Although the building did not target the WELL building standard, it feels as though it did. The abundant daylight, natural ventilation, wellness centre, views to nature, incorporation of plants, finishes and colour schemes all rock a biophilic vibe, setting it up for a long life. The layout and M&E strategy are designed to adapt according to need as UKHO reinvents itself for the digital age, all comfortably within BCIS cost benchmarks. With a Soft Landings process still going on behind the scenes and a POE pending, it’s too soon to tell whether it’s ticked all the boxes. One thing is for sure though: the staff were chomping at the bit to move in. The design fits the corporate strategy like a glove. 

The Gantry: a cabinet of workplace curiosities at Here East, London.
The Gantry: a cabinet of workplace curiosities at Here East, London. Credit: Rory Gardiner

Workplace as a service

Designing for owner-occupier clients like the UKHO is one thing. Achieving success at the other end of the scale takes a different approach. Three just-completed projects (shown here and overleaf) illustrate the range.

Setting up in business in the information age is easy: an idea, a laptop, an internet connection, and away you go. It frees you from a fixed location and excessive liabilities, letting you take freelance, gig-economy risks that a decade or so ago would simply not have been possible. Bye-bye 9-to-5 rat race; hello work-life balance. For a short while, the downsides that came with this agility and flexibility – no capital muscle, exclusion from the CBD heart of the commercial action, and isolation from professional networks – delayed its uptake. 

However, an army of developer-operators like the Workspace Group, Second Home and The Trampery have stepped into the breach. Mainly London-based, they are the leading edge of a worldwide co-working and flexible workplace-as-a-service wave revolutionising the offices sector.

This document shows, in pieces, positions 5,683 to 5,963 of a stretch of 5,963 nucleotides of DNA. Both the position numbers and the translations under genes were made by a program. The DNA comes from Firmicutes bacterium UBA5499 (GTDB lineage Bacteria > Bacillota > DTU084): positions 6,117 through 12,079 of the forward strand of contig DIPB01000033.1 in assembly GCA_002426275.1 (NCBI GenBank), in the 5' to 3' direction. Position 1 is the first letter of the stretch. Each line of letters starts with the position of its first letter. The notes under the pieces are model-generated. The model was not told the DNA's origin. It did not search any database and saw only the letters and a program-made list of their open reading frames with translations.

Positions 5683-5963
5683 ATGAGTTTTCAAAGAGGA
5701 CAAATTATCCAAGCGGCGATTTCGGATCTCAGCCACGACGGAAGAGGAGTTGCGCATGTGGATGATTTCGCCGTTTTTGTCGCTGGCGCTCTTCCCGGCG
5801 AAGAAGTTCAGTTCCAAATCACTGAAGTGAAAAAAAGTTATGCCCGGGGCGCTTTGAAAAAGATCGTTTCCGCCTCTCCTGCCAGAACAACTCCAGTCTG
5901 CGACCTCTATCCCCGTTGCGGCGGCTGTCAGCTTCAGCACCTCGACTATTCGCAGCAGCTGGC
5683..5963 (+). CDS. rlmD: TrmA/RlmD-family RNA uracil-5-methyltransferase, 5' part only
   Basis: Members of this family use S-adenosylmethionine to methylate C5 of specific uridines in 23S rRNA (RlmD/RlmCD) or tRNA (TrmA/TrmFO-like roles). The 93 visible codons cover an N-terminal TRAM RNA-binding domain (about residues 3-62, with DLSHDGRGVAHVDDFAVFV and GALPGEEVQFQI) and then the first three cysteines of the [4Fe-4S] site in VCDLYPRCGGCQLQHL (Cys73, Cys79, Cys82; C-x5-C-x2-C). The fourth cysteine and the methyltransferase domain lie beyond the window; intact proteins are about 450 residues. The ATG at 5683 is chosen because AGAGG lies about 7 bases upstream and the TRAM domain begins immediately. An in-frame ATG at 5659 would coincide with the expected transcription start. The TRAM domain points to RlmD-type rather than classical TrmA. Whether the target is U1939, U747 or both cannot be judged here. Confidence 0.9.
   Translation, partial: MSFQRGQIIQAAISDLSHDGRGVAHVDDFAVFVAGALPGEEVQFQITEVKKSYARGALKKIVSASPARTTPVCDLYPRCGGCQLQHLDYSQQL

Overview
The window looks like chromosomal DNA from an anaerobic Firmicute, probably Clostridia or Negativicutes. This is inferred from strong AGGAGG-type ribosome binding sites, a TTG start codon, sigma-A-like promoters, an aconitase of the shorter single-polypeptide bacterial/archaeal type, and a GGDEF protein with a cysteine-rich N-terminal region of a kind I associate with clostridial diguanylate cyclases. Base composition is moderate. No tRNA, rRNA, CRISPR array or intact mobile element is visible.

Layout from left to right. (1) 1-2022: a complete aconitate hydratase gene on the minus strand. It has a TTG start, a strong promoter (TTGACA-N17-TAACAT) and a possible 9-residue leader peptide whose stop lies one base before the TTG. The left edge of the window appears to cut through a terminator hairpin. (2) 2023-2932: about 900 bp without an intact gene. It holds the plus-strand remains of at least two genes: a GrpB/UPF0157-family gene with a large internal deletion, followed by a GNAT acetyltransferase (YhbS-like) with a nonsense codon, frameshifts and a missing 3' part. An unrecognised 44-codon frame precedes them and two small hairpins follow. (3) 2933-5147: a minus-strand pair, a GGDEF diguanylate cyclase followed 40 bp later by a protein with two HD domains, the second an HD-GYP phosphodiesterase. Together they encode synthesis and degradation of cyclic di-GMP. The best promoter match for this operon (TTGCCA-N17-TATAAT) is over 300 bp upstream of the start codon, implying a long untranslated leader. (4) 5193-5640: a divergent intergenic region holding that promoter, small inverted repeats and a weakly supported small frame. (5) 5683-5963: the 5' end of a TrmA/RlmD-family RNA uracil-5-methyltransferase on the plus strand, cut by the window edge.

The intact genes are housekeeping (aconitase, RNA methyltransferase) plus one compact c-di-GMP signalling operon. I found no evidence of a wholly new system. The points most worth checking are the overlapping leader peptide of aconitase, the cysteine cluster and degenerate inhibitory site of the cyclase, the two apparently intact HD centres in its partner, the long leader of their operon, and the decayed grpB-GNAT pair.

They typically remodel buildings in well-connected urban locations, selling cheap, flexible co-working memberships or office leases to self-employed freelancers, start-ups and microbusinesses. Much more than just landlords, they offer turbo-charged ‘business centre’ facilities that include cafés, showers, bike storage, bookable meeting rooms, break-out spaces and services such as super-fast digital infrastructure, 24-hour access, as well as opportunities to socialise, network, get business support and learn with fellow tenants. 

In all of them, the needs of the target market, often young and niche, is central. As well as fun and affordable office space, this market is looking for wellness, a distinct identity, and a mutually supportive community. 

Getting the building design right is an important ingredient in that quest, which is why these projects are an increasing source of work for millennially attuned architectural practices. The jury is still out on the extent to which resultant design strategies actually improve productivity and worker wellbeing, but their commercial appeal is unquestioned, reflected in the strong continuing growth of this sub-sector.

A stripped back design at Brickfields by Witherford Watson Mann.
A stripped back design at Brickfields by Witherford Watson Mann. Credit: David Grandorge
Brickfields 
 
Brickfields is owned and operated by the Workspace Group, a 30-year old FTSE-250 real estate investment trust (REIT), and was designed by architect Witherford Watson Mann, winner of the 2013 Stirling Prize and recently nominated for the 2019 prize. 
 
Built on the foundations of a former factory in Hoxton, the subtle, sympathetic, durable design makes good use of the lozenge-shaped plan to flood five floors of generous workspaces with daylight.